Hyundai fans, rejoice: lots of new models incoming!
Hyundai-Motor is the world's fifth-biggest automaker, along with sister-company Kia, but it currently struggles with diminishing profits.
The company posted its 10th consecutive quarterly profit drop in Q2 2016 and warned that the second half of the year would not bring a positive change. But changes are coming.
Building up Genesis as a true luxury brand
First, Hyundai-Motor spun off Genesis as a luxury brand on its own, and is currently consolidating its presence by very carefully defining this new brand: focus on safety, perceived quality and a dedicated team. The guys from Hyundai tapped talents from Lamborghini and Bentley as senior executives and say they'll deliver a premium experience while keeping an eye on costs. This means Genesis will offer less expensive gimmicks and simpler, yet effective luxury comfort solutions, officials say.
The main problem faced by Hyundai is public perception. It's extremely difficult to carve out a market in the luxury segment when there are plenty of ten-year-old Hyundais out there that are nothing else than shitboxes. Never mind the newest models that are on par or even superior to their competitors, Hyundai is still perceived as a low-cost brand, and this has to change fast if the Koreans want to claim a larger chunk of the luxury segment.
Hyundai announced six new Genesis models until 2020, so this perception will most likely change. Officials are also talking about a halo effect that would help the volume brand too, but without damaging margins like it's the case today.
This year we’ll have the new G90, ready to battle the likes of BMW 7-series, Audi A8, Mercedes-Benz S-Class, Lexus LS and Cadillac CT6. The flagship sedan will be followed by a freshened-up G80 midsize sedan, and by the brand new G70 luxury sports sedan (a competitor for the 3-Series, A4 and so on).
The G70 will also come in coupe form in 2018, and the same year will see a new midsize crossover added to the Genesis line of cars. Finally, 2019 will bring a G80 redesign and a new compact crossover.
Focusing on crossovers, hybrids, and high-quality sedans
Sedans are Hyundai's strongest selling point and its biggest weakness. Models like the Elantra and Sonata bring a lot of customers and market share, but the market for sedans is shrinking, and Hyundai simply does not have a strong offering in the rising SUV and crossover segments.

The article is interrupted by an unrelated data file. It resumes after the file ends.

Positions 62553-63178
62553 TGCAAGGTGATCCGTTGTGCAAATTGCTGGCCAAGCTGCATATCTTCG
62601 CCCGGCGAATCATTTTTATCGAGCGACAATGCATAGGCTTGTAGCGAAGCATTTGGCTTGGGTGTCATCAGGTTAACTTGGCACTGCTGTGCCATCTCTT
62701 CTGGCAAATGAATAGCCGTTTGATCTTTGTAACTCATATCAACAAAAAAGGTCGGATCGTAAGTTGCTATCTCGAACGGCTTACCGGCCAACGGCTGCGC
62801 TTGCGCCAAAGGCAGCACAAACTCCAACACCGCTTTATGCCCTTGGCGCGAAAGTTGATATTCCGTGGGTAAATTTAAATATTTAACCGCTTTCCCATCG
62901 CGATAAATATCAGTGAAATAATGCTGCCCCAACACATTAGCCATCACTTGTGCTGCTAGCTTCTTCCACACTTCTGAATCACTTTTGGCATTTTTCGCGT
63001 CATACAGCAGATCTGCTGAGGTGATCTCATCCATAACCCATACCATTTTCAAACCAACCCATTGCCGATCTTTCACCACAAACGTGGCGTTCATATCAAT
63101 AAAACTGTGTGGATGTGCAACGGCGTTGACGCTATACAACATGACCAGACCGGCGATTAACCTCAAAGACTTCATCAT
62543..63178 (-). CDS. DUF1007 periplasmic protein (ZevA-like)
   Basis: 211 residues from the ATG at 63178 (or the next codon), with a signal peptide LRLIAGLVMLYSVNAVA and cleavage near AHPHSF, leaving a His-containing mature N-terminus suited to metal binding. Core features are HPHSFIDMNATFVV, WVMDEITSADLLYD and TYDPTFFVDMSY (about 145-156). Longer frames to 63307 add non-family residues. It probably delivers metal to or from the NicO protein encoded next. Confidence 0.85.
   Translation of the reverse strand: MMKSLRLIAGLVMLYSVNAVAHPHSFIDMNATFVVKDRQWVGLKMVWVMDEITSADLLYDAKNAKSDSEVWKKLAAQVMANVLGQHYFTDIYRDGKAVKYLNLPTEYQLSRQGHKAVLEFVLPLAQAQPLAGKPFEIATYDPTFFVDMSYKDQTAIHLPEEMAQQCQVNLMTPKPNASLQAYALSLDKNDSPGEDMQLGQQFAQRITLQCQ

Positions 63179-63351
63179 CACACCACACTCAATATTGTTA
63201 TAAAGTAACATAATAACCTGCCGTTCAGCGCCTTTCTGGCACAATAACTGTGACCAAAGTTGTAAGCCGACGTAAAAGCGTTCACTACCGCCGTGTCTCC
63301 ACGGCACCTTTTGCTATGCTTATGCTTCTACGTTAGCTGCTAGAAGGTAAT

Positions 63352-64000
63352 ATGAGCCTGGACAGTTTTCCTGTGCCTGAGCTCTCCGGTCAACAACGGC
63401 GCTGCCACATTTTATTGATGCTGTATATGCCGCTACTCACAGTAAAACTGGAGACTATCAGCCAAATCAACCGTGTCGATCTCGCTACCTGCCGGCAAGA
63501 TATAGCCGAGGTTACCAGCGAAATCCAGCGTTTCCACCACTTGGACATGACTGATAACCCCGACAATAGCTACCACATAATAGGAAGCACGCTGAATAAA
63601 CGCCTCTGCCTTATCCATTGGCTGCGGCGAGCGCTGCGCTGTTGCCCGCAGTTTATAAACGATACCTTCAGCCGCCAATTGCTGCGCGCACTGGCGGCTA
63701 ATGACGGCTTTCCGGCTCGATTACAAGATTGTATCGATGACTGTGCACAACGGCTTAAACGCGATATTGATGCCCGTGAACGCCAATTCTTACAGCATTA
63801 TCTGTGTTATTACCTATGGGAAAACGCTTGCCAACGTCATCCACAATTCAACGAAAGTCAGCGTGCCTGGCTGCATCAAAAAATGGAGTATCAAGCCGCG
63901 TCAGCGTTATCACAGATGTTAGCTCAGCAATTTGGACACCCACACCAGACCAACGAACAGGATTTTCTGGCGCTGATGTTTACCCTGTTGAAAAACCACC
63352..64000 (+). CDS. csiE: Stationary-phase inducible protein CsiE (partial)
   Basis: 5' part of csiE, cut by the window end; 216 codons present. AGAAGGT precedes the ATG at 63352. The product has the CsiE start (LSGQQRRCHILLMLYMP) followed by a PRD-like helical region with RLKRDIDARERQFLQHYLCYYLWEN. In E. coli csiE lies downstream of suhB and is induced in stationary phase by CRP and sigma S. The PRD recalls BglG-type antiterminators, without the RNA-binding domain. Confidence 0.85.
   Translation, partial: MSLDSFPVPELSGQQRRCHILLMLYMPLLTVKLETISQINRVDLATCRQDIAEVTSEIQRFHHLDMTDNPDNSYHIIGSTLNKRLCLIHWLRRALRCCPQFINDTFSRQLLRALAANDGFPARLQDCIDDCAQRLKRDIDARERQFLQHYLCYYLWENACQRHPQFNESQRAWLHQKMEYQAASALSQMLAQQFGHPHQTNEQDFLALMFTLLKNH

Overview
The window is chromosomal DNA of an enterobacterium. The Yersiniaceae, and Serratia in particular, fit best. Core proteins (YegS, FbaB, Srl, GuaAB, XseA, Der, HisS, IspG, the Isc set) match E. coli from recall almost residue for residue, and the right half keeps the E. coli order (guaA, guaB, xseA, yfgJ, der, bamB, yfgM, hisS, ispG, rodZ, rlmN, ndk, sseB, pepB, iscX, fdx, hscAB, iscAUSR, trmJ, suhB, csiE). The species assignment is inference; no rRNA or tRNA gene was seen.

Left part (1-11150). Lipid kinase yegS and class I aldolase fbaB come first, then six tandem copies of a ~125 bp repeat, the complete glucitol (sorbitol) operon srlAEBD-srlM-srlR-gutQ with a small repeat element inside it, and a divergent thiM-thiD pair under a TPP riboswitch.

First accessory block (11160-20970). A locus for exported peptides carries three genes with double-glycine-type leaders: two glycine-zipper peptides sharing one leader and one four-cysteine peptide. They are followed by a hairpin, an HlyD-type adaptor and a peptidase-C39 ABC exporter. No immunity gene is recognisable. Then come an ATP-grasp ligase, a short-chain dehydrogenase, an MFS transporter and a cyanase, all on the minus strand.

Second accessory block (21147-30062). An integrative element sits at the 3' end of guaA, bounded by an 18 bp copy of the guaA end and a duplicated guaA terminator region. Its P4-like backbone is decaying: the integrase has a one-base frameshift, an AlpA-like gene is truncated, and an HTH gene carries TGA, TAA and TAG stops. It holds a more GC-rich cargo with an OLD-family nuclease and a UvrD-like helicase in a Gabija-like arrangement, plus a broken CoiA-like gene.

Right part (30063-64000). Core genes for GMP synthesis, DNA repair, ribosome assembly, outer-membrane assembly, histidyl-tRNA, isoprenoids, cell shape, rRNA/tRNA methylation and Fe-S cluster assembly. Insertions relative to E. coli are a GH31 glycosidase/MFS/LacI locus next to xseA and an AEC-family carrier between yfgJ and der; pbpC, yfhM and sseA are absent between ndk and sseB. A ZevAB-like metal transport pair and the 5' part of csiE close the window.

Santa Fe might be a very good car, but it's trailing behind more than 20 of its competitors. Tucson is much lower in the sales charts (low forties in the SUV and pickups chart), and the carmaker's lineup simply lacks a heavy-duty pickup or SUV. In Europe, the brand has a rather weak offering in the crossover segment, too.
The strategy, therefore, is to offset the sedan weakness. Hyundai cranked up the Santa Fe production at its Alabama plant, targeting an annual output of 50,000 cars, even if the plant is operating at full capacity. Expect a redesign in 2018, with a new eight-speed automatic transmission and a wider body allowing accommodation for up to eight passengers.
Tucson will be accompanied by a new subcompact crossover replacing the current Accent hatchback in the US. This new car will compete with the likes of Chevrolet Trax and Honda CR-V and will share its underpinnings with the Accent, but with all-wheel drive as an option.
Azera will most likely get a redesign for 2017, but we can expect Hyundai to slowly direct sales in the large sedan segment towards its Genesis brand, and keep Sonata as its main volume offering. Sonata will be refreshed in 2017 for the 2018 model year, and will also get the new eight-speed transmission for its gasoline versions, allowing better fuel economy.
The best-selling Elantra will get a Sport version this year, bringing 200 hp and a dual-clutch transmission to the fight. But wait till 2017 for a GT N Elantra that will develop around 300 hp and compete directly with Honda Civic Type R and VW Golf R. A new seven-speed dual clutch gearbox will level the field, but don't rule out a manual transmission. Oh, and if you prefer coupes, then wait till 2018 for a Veloster N version.
Pushing forward on electric, hybrid and hydrogen-powered cars
Hyundai will offer over 20 new hybrid, plug-in hybrid, BEV or FCV models by 2020: 12 hybrids, 6 plug-in hybrids, 2 all-electric, and 2 hydrogen fuel cell cars. That says a lot about its commitment to the CO2 emissions reduction cause.
Ioniq EV will debut this fall, offering a 110-mile range and 120 hp to start. Two more versions will follow: a hybrid and a plug-in hybrid (PHEV), each trying to establish Hyundai as a player in the growing (but still insignificant) EV/PHEV/Hybrid market.
Add a hydrogen fuel cell crossover, also slated for 2017, and you’ll have a pretty diverse offering for those Hyundai fans that might also be eco-minded.
The weirdest part of Hyundai’s strategy is the fact that it simply ignores the big SUV/pickup truck market altogether. Not sooner than 2020 we could see the new Santa Cruz pickup truck, and this will be a compact vehicle, rather than a full-sized truck. Nothing else in this segment, leaving Hyundai (and its sibling Kia) vulnerable in an arena where crossovers are not really compensating for the shrinking sedan market.
The Koreans can hope to counter this with more quality, safety and good aftersales services, but will this be enough?